While we were admiring the Falls, I felt a pinch on my foot. It was a leech! My gallant husband jumped to my rescue and removed it with his bare hands. We didn’t have any matches or tweezers handy, so that was what he did.
At the parking lot, we had a plate of bread and egg bhurji from the only vendor there.
The next morning, we left around 7 in the morning for Kaas. The road that leads to Kaas has a peanut vendor at the beginning. They were really tasty boiled peanuts. We tried from other vendors as well, but this was the best. The road here wasn’t as smooth as the ones we had gotten used to. This could be because just last Sunday, the plateau had over 75,000 visitors - in a single day!


There is a parking lot about 2 kms from the main plateau where you are expected park. We were told that there is a lane a kilometre ahead where you could park to avoid the walk. We weren’t planning to spend the whole day here and needed to save all the walking for the actual plateau. So we drove ahead. Forest officials shooed us into the lane and we drove on till we reached a temple. We were directed to a dirt track just before the temple. We journeyed on and were rewarded with some great views and beautiful flora. It led us right to the tip of the plateau where we parked and got off.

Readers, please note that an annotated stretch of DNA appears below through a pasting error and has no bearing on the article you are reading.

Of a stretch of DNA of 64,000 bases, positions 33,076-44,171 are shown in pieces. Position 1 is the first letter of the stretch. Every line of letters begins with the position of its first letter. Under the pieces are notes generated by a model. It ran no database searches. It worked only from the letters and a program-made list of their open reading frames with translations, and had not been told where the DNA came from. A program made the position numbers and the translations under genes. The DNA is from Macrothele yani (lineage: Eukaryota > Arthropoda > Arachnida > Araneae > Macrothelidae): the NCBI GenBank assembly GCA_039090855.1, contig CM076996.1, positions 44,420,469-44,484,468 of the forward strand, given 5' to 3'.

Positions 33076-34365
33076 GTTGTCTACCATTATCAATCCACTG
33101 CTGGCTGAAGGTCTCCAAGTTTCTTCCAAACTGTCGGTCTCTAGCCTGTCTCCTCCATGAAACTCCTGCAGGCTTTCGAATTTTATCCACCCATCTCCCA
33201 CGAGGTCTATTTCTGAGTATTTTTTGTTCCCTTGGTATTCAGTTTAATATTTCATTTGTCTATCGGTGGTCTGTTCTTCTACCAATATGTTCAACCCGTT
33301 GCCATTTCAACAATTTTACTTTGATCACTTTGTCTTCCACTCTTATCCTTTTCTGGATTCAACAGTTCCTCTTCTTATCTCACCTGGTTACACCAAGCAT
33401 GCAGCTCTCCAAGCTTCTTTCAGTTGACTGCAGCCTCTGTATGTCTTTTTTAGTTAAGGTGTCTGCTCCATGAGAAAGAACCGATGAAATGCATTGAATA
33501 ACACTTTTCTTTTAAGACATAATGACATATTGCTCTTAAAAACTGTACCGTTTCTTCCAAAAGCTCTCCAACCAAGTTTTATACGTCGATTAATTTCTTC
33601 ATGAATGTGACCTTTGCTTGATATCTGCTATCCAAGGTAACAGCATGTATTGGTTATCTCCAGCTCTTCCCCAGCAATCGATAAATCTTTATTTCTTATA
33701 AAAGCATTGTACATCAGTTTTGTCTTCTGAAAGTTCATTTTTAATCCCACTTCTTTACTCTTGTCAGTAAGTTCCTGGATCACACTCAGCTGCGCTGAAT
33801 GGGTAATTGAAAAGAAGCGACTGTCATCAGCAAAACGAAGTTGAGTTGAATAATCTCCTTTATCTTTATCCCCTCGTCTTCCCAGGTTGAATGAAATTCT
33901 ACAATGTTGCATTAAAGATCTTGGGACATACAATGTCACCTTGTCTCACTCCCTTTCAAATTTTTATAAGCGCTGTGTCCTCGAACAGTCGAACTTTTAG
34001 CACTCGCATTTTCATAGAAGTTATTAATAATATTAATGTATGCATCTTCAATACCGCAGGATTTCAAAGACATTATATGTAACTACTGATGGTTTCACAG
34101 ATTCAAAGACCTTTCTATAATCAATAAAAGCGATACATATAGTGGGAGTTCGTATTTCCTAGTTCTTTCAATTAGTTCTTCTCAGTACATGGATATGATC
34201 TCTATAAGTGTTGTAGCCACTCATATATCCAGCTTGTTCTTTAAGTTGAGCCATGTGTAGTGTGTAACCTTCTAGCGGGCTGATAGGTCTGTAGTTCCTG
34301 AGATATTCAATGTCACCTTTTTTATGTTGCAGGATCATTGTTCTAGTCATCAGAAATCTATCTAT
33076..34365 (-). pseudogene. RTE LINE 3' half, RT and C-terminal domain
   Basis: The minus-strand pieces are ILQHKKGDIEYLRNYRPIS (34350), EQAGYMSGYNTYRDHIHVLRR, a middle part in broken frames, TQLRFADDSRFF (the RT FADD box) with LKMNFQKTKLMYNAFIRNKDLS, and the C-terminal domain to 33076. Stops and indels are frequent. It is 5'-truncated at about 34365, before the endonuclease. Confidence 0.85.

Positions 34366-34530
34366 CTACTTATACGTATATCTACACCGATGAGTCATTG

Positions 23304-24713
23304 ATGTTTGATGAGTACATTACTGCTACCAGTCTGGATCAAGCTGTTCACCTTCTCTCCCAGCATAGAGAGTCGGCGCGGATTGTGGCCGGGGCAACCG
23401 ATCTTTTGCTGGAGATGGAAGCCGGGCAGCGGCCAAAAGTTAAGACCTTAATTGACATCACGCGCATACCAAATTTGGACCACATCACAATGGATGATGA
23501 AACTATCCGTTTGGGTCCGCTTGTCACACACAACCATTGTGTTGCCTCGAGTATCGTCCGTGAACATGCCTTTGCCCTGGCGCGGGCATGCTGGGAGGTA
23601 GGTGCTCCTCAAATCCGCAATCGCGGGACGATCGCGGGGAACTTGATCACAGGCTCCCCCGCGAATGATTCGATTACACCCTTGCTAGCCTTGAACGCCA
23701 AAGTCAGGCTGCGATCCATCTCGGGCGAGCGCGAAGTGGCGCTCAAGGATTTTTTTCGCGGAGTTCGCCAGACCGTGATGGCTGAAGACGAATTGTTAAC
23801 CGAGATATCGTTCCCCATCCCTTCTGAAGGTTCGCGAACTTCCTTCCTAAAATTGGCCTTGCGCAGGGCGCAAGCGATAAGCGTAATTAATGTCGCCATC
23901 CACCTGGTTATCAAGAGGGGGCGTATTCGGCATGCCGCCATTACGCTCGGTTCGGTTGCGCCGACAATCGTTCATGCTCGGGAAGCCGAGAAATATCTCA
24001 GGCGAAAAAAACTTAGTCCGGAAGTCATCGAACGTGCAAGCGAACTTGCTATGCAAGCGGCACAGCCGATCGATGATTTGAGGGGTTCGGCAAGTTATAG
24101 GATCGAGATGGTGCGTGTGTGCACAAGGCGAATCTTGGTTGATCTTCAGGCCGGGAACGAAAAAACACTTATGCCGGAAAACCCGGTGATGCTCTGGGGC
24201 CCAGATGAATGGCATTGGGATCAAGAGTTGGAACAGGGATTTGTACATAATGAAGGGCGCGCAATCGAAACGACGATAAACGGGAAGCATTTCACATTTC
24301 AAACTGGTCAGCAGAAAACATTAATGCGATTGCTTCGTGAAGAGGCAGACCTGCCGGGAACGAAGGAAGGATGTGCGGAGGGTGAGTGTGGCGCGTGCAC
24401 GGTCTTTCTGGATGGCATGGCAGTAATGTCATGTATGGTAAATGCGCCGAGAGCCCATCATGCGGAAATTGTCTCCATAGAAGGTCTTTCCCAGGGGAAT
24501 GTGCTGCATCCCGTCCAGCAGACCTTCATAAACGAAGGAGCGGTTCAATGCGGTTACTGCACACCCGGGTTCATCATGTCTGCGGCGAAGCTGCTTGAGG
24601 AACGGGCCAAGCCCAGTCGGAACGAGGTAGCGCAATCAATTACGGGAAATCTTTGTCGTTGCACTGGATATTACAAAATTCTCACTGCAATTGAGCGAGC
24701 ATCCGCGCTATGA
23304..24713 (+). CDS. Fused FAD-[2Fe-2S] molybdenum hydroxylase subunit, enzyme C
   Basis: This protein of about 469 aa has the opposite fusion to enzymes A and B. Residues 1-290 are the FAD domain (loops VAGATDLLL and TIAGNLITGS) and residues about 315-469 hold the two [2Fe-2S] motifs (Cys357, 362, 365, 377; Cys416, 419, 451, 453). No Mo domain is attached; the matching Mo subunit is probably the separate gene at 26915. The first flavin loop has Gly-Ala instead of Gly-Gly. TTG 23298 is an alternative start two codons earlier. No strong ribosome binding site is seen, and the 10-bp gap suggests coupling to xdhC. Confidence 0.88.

The hills were alive! Flowers everywhere. There were people around, but not many, and not loud. We took our time to browse and look around. Some tried to get inside the fields, trampling what they came to see. Thankfully, Forest officials got there in time to remove the offenders. You can’t sit and eat there either - and for goodness sake don’t litter!
Flowers as far as the eye could see. It was such a pleasant sight. Though the expanse was dominated by two or three varieties of flowers, you need to look closer to find the uncommon ones. You’d find in a sea of purple, there would be one sprig of white popping out - just like that!

By the time we were ready to leave around 11, the crowd had started to build up. Some of the flowers bloomed even more around this time in the heat of the sun, and there was a subtle fragrance in the air as well. We realised that reaching around 9 and staying on till noon would offer the best views.




 



As we drove down, we saw cars parked in the aforementioned lane, parking spot and even beyond. And more were on their way! We were glad to be on our way out!






We stopped at Blue Mountain ‘Hotel’ for a good and simple Marathi thaali. It seemed expensive at Rs 100 for a vegetarian plate, but I guess this is the time they make their money.




We reached our rooms, took a nice nap and set off for home to our eagerly awaiting pets.
 

National Geographic POD